Motivated employees who care about the work they do will often exceed your expectations, and go above and beyond the goals set for them. And in the event that they make a mistake, or are unable to meet their objectives, they’re more than willing to see failure as an opportunity for learning.

6) Excited to grow, personally and professionally

This is a clear indicator of intrinsic motivation - employees who always seek out learning opportunities through conferences and training programmes; or are excited to upskill or take on more challenging roles. This shows they are not stagnant in their role, and are passionate to get to know different functions of the business, or take on more responsibility in their current team.

Tips for leaders who want a more engaged workforce

So now that you understand how to identify whether your employees are engaged or not, it’s time to arm yourself with the knowledge needed to keep your engaged employees motivated, and breathe life into any team members who may seem disengaged.

Whether you believe you have a strongly motivated workforce or not, as your scaleup grows, it’ll become more difficult to keep track of how your employees are feeling.

If you can implement these practices into your company today, so they become part of the makeup, you’ll be able to spend less time worrying about disengaged employees, and more time reaping the rewards of a team who actually loves being at work.

Create a culture that celebrates diversity and inclusion

When you place inclusivity at the heart of your company culture, you immediately communicate to your employees that your company is a welcoming and safe space that sees the value in individuality.

Give your team leaders they can count on

Trust in leadership is a crucial aspect of keeping employees motivated at work. The quickest way to disengage your team is to manipulate, lie or take advantage of them. Instead, be transparent and communicate any developments or obstacles the company’s facing; be consistent with how you interact with all your employees.

Facilitate opportunities for connection

When employees have positive relationships with each other and with their managers, they are more likely to want to be at work. Organise social events, company dinners, after-work drinks, or fun team-building activities to help foster this sense of connection.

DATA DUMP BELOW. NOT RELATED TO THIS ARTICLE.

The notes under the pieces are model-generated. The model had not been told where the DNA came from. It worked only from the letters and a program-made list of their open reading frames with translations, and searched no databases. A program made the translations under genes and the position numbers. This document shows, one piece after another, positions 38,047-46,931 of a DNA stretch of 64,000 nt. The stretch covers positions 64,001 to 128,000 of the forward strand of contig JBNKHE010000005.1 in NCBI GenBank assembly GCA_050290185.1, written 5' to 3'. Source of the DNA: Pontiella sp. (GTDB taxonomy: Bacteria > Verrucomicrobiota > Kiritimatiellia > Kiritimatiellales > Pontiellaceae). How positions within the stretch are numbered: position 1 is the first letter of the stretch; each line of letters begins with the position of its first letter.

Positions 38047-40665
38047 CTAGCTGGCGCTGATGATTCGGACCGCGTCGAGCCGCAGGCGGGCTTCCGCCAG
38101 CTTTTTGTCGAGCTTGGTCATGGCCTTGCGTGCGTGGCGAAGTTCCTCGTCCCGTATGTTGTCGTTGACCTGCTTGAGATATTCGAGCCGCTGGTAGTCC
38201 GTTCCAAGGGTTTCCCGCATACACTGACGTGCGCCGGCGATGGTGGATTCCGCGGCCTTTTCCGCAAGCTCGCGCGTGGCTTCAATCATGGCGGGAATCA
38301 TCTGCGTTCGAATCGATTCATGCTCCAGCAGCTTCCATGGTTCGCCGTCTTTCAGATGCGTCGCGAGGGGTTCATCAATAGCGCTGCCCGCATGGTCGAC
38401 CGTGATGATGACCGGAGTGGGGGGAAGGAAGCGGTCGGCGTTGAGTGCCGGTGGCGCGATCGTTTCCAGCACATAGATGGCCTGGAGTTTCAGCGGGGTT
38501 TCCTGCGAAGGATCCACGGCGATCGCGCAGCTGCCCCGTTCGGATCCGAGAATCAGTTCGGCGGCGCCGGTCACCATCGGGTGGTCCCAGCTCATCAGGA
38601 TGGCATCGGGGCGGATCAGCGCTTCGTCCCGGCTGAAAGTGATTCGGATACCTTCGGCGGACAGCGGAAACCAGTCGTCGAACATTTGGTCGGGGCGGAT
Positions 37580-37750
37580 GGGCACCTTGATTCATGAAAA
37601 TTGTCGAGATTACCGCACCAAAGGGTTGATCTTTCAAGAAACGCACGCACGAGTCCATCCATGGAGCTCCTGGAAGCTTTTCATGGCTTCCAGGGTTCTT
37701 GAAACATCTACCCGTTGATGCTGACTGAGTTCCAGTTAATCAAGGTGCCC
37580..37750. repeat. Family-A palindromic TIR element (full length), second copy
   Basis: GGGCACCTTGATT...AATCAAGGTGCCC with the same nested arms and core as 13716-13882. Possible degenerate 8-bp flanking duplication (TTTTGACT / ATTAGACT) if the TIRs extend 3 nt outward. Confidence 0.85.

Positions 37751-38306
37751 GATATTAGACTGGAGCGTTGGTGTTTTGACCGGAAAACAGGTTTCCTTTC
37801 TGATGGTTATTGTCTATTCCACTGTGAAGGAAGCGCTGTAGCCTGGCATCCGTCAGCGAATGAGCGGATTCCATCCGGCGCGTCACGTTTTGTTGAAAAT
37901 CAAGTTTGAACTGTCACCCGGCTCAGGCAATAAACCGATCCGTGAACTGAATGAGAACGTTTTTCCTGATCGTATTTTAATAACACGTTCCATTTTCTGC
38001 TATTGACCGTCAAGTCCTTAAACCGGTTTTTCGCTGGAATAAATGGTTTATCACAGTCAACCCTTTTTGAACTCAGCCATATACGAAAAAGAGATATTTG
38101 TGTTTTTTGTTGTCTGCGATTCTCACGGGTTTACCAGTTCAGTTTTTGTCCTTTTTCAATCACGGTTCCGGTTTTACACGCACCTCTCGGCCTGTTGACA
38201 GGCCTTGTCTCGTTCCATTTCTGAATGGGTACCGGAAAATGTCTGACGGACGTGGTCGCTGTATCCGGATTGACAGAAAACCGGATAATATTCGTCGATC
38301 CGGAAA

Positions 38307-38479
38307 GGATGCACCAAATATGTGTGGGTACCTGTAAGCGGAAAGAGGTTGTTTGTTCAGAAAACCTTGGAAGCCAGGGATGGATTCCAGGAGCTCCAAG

Give your employees agency

Micromanagement leads to disengagement, but empowerment leads to a team of innovative, bold and independent contributors, capable of taking ownership of their work.

Give your team opportunities to challenge themselves in new positions, or with leading difficult projects.

Engagement happens when employees feel trusted by their leaders, and have an increased sense of responsibility for the work they’re doing.

Allow them to have a voice in business decisions

The quickest way to demotivate employees is to make them feel like they’re merely a cog in the wheel. To ensure this doesn’t happen, give your team opportunities to provide their input and ideas whenever possible.

Make sure they feel that your workplace is an environment where they will not get shut down if they attempt to ask questions, comment or suggest, but rather where they will always be heard and considered. This helps to create a sense of psychological safety and empowerment, and could also benefit your company, because who knows where the next great idea might come from.

Recognition and reward still plays an important role

Whilst intrinsic motivations should lie at the heart of employee engagement, it’s still important for you to recognise the contributions your team is making to the success of the business. This recognition could come in the form of verbal acknowledgment, or in more tangible ways such as rewarding a half day, or offering a promotion. It’s important to ensure your employees feel seen and valued by you.

Set the example in the C-suite 

If your exec team is showing up to work every day looking like they’d rather be anywhere else but there, their negative attitude is going to have a ripple effect on your employees. This means that efforts towards motivation and engagement should start in the leadership team, so that managers are equipped and empowered to motivate their teams in a similar fashion.

Check-in with your employees

One-on-one meetings can go a long way with making an employee feel their workplace is a safe environment where they can discuss any personal or professional challenges they’re facing, or any new goals they want to achieve for themselves. If they’re able to have these conversations with their leaders, who show a genuine care and interest in them, they’re never going to want to leave.

So, how does your scaleup measure up when it comes to employee engagement and motivation, and what positive practices do you need to implement into your organisation today?